Yet DTNA39s CEO thinks stronger Class 8 sales volumes will return in 2018 Photo by Sean KilcarrFleet Owner

DTNA chief sees slow U.S. truck sales through mid 2017

Oct. 3, 2016
Overall U.S. retail Class 8 sales will end the year 26% below 2015.

LAS VEGAS.  Calling the current downturn in U.S. Class 8 truck sales “a bit unexpected,” Martin Daum, president and CEO of Daimler Trucks North America, now expects those slow sales to continue through the first half of 2017. And while he believes sales will pick up in the second half, “they won’t be enough to offset the first half, so we’re seeing 2017 as off slightly from this year,” he said at a press conference during the American Trucking Assns.’ annual management conference.

Overall Class 6 to 8 retail sales in the U.S. will end the year down 16% from 2015, with almost all of the loss coming in Class 8, according to Daum. Heavy truck sales will be off 26% from 2015 levels, he said.

With expectations that interest rates will remain relatively low and the economy will continue to register growth, Daum now sees a return to stronger Class 8 sales finally coming in 2018. Those sales will be driven by fleets beginning to refresh aging equipment, he said.

ACT Research forecasts U.S. retail Class 8 sales ending the year at 210,000 trucks, down from 253,000 in 2015.  ACT chief economist Kenny Veith told Fleet Owner that his most recent calculations put 2017 sales in the range of 150,000 to 154,000 units, with a fairly strong resurgence following in 2018.

“We might have forgotten a bit about [cyclical truck-sales downturns] during the strong markets the last two years,” Daum said.  One of his goals for DTNA in the coming year is to successfully manage the market cycles no matter where the final numbers end up.

Turning to other topics, Daum called the recently release Greenhouse Gas (GHG) Phase 2 reduction proposal “challenging but achievable” by fine-tuning existing technology. He praised federal regulators for working with industry to develop a plan that gives truck manufacturers “flexibility, lead time and certainty… without surprises or disruptions.”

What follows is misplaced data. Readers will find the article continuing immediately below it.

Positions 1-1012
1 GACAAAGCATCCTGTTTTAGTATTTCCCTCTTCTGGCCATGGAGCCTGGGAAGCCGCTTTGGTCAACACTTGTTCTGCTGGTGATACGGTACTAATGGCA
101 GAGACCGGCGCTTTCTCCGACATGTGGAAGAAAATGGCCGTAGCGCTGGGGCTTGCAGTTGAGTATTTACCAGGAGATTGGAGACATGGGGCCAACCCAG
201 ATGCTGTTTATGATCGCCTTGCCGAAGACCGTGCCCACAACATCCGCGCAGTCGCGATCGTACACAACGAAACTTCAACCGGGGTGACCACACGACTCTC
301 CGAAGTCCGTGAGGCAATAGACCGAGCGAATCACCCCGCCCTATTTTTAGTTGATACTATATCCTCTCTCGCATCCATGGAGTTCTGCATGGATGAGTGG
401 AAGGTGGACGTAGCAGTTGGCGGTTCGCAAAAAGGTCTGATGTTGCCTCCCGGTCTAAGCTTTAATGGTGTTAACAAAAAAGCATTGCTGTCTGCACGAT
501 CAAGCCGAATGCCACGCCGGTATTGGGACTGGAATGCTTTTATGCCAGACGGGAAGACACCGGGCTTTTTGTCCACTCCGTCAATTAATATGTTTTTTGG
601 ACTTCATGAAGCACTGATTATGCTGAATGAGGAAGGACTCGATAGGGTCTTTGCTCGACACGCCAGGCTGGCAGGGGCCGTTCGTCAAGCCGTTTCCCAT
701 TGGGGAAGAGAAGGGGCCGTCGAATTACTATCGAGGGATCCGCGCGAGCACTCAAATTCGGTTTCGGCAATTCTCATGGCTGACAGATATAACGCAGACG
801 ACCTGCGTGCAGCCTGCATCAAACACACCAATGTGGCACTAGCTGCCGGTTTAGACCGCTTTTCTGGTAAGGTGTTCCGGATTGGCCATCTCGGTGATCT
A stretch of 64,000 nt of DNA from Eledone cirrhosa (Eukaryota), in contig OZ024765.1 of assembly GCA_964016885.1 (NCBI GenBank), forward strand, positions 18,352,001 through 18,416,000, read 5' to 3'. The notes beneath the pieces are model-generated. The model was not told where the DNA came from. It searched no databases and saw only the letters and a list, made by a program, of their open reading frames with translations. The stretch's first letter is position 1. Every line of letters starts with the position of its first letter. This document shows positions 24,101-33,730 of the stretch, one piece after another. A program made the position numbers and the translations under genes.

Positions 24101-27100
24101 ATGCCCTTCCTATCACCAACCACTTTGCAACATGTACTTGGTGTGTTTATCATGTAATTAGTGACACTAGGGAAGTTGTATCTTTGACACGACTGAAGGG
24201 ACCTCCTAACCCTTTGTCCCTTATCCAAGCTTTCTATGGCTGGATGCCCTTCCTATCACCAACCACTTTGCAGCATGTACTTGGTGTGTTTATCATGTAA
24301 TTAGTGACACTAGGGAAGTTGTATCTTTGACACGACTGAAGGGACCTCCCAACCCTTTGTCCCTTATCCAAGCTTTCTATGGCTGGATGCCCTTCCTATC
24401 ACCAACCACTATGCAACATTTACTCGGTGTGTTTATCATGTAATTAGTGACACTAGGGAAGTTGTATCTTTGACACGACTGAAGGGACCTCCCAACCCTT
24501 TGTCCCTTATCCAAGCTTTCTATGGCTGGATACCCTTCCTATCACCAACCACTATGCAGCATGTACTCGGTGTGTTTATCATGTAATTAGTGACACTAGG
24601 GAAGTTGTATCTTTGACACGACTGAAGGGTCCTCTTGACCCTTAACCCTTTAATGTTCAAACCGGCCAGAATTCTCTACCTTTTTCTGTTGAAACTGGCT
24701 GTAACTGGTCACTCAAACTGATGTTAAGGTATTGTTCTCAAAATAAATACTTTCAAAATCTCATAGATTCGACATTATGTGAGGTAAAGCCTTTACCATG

While Daum doesn’t rule out any new technologies, “we definitely won’t need waste heat recovery, battery power or natural gas” to reach the 2020 to 2027 Phase 2 requirements. The required reductions in GHG emissions “are huge steps, but I’m confident we can reach them,” he said.

By comparison, the future of autonomous driving technologies is “still too blurry” for any type of definitive government regulation. “We don’t even know yet what is possible, and we have to work our way though exploring those possibilities,” Daum said.

About the Author

Jim Mele

Nationally recognized journalist, author and editor, Jim Mele joined Fleet Owner in 1986 with over a dozen years’ experience covering transportation as a newspaper reporter and magazine staff writer. Fleet Owner Magazine has won over 45 national editorial awards since his appointment as editor-in-chief in 1999.

Voice your opinion!

To join the conversation, and become an exclusive member of FleetOwner, create an account today!

Sponsored Recommendations

Leveraging telematics to get the most from insurance

Fleet owners are quickly adopting telematics as part of their risk mitigation strategy. Here’s why.

Reliable EV Charging Solution for Last-Mile Delivery Fleets

Selecting the right EV charging infrastructure and the right partner to best solve your needs are critical. Learn which solution PepsiCo is choosing to power their fleet and help...

Overcoming Common Roadblocks Associated with Fleet Electrification at Scale

Fleets in the United States, are increasingly transitioning from internal combustion engine vehicles to electric vehicles. While this shift presents challenges, there are strategies...

Report: The 2024 State of Heavy-Duty Repair

From capitalizing on the latest revenue trends to implementing strategic financial planning—this report serves as a roadmap for navigating the challenges and opportunities of ...